WANDRD Camera Cube
Aside from the PRVKE Lite which contains a built-in camera compartment, the rest of the PRVKE backpacks are available either as “bag only” options or bundled with a compatible WANDRD camera cube. These camera cubes are very nicely made but continue with my pet peeve of an all-black interior design, making it unnecessarily hard to find small dark objects. I’ll beat the dead horse again: WANDRD, can we please at least move to a shade of grey?
If you already own a camera cube from another camera bag brand, you could use it in the PRVKE if the dimensions are similar to the recommended size of the WANDRD camera cube. This works fine if you plan to use the back panel access for retrieving your camera. However, it’s unlikely that the side hatch access is going to work well as the side hatch in-camera cubes are cut specifically to fit a brand’s own bag. In some cases, such as with F-Stop’s popular camera ICU cubes, they don’t even have a side hatch.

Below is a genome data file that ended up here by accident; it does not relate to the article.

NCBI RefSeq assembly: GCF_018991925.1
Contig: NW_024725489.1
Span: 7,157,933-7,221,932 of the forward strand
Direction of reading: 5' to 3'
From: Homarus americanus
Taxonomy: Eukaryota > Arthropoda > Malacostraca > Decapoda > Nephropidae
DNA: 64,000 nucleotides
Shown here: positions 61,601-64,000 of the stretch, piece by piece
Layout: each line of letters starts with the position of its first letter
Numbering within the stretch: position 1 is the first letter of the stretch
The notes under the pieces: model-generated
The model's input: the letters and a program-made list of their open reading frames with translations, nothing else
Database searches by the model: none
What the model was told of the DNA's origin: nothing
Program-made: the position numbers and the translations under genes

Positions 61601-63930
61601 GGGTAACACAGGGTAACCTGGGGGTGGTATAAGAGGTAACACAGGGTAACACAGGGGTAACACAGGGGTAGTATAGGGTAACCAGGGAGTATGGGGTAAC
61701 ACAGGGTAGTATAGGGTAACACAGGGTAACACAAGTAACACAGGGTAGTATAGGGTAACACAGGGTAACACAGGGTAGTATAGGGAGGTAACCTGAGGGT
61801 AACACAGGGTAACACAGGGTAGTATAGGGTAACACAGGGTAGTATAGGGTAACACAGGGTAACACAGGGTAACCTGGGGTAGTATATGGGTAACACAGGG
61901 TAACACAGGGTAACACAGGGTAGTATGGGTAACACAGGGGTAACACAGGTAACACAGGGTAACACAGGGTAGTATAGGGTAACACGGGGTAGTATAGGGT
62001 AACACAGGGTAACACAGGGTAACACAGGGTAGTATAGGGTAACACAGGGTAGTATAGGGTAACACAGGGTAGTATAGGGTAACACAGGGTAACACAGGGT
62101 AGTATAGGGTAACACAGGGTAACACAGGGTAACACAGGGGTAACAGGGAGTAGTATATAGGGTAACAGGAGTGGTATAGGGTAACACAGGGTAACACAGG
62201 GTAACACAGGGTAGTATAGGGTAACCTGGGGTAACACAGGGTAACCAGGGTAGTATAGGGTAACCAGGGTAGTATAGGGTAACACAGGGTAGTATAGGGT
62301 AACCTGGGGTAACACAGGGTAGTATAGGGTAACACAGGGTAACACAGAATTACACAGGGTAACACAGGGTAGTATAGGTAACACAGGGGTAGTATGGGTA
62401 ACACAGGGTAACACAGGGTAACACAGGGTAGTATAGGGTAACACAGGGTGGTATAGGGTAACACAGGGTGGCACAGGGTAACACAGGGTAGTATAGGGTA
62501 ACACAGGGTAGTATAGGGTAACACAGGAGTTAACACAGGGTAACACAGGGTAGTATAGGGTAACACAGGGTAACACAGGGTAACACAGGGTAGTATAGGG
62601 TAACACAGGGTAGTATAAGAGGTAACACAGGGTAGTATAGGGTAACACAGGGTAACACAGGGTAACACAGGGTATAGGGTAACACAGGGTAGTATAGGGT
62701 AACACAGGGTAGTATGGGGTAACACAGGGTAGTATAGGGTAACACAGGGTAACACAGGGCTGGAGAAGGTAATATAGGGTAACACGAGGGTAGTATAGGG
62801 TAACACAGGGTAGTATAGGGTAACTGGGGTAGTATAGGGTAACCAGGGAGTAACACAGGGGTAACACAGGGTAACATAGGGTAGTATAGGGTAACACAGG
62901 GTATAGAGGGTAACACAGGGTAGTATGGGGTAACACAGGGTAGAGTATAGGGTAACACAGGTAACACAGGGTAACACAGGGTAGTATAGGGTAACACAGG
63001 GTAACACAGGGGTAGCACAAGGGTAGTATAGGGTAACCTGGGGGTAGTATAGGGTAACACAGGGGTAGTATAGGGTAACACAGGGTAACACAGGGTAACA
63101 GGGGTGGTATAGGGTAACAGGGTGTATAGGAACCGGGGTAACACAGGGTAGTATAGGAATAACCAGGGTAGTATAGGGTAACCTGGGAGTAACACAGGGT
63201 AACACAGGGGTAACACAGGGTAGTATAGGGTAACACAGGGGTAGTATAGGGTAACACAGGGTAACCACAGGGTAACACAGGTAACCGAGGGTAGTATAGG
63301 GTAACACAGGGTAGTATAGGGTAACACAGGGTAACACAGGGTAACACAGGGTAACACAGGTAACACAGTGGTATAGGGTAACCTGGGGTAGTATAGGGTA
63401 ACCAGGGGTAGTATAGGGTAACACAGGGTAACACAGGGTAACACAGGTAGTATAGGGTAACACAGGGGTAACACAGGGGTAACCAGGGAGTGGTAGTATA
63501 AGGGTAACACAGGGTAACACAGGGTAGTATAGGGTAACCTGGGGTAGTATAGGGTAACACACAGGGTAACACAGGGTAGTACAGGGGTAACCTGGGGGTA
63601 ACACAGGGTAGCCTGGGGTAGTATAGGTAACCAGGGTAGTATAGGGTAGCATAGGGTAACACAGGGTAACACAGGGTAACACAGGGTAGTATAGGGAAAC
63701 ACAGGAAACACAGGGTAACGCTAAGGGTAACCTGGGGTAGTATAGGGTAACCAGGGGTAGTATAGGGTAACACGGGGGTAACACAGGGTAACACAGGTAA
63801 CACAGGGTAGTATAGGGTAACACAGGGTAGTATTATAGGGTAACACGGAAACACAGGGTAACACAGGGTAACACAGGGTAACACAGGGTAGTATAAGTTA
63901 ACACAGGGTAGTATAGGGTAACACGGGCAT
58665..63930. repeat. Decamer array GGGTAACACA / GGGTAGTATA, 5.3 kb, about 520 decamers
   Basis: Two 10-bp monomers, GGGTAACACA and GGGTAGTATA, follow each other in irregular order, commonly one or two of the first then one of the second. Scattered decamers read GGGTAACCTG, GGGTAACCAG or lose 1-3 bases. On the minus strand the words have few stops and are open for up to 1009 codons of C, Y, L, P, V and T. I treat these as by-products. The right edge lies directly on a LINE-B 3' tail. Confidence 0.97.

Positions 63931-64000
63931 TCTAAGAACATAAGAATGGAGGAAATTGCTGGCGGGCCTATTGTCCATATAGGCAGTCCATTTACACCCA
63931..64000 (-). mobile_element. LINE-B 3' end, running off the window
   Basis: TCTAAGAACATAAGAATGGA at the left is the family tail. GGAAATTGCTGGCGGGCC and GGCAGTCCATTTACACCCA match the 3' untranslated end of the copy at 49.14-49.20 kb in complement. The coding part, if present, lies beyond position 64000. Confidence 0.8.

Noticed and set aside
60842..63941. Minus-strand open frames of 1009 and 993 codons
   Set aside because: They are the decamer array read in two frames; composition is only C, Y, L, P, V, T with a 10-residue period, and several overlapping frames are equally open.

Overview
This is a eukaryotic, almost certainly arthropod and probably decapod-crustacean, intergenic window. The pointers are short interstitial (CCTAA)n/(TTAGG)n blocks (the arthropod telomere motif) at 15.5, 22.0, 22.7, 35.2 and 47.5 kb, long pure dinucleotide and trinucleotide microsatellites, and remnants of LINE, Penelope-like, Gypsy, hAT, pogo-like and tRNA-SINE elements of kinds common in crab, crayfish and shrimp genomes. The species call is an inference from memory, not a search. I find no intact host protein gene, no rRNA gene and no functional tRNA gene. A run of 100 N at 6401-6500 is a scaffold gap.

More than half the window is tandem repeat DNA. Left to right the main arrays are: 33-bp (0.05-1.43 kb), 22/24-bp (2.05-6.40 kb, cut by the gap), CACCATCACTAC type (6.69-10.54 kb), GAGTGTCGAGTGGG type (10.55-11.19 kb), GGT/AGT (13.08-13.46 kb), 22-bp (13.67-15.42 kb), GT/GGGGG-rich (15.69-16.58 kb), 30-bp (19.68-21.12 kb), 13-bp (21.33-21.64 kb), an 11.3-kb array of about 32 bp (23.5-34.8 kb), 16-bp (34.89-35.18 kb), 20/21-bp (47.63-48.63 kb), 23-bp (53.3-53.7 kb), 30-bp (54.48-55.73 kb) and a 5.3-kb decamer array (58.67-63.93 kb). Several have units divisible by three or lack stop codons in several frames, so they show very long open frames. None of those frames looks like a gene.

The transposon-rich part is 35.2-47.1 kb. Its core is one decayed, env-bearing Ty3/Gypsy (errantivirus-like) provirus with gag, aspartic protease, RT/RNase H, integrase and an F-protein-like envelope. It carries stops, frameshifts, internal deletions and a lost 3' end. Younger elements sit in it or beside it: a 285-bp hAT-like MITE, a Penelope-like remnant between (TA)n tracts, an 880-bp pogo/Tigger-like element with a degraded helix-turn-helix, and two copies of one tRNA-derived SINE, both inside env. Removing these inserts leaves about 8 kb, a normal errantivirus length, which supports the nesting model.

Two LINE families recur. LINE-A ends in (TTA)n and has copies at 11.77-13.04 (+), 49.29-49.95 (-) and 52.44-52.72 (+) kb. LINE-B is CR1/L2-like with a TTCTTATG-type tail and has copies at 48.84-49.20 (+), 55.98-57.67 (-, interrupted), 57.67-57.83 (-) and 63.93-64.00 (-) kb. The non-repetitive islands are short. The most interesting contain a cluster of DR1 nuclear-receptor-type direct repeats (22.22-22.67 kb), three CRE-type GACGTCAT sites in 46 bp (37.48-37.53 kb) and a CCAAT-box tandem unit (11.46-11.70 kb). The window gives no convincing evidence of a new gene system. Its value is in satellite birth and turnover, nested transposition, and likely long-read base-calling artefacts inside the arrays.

Essential Cube Vs. Pro Cube
The Essential Cubes are smaller than the Pro Cubes. An Essential Cube only takes up the bottom 2/3rds of the bag, leaving the top section of the bag available to store other daily-use items that can then be accessed from the bag’s roll-top access. If you like the idea of using the roll-top access for items such as a jacket or a WANDRD tech bag, you should try to get all of your camera gear into an Essential Camera Cube.
The Pro Camera Cubes are useful when you need to carry a large variety of cameras and lenses, or a selection of photo accessories such as multiple speedlights. They are also perfect for carrying longer lenses such as a Sony 200-600mm. The bag’s roll-top access can still be used with a Pro Camera Cube, but you will now be accessing the camera gear that is in the top part of the cube. This can be useful for extracting a long lens like the Sony 200-600mm with a camera body attached.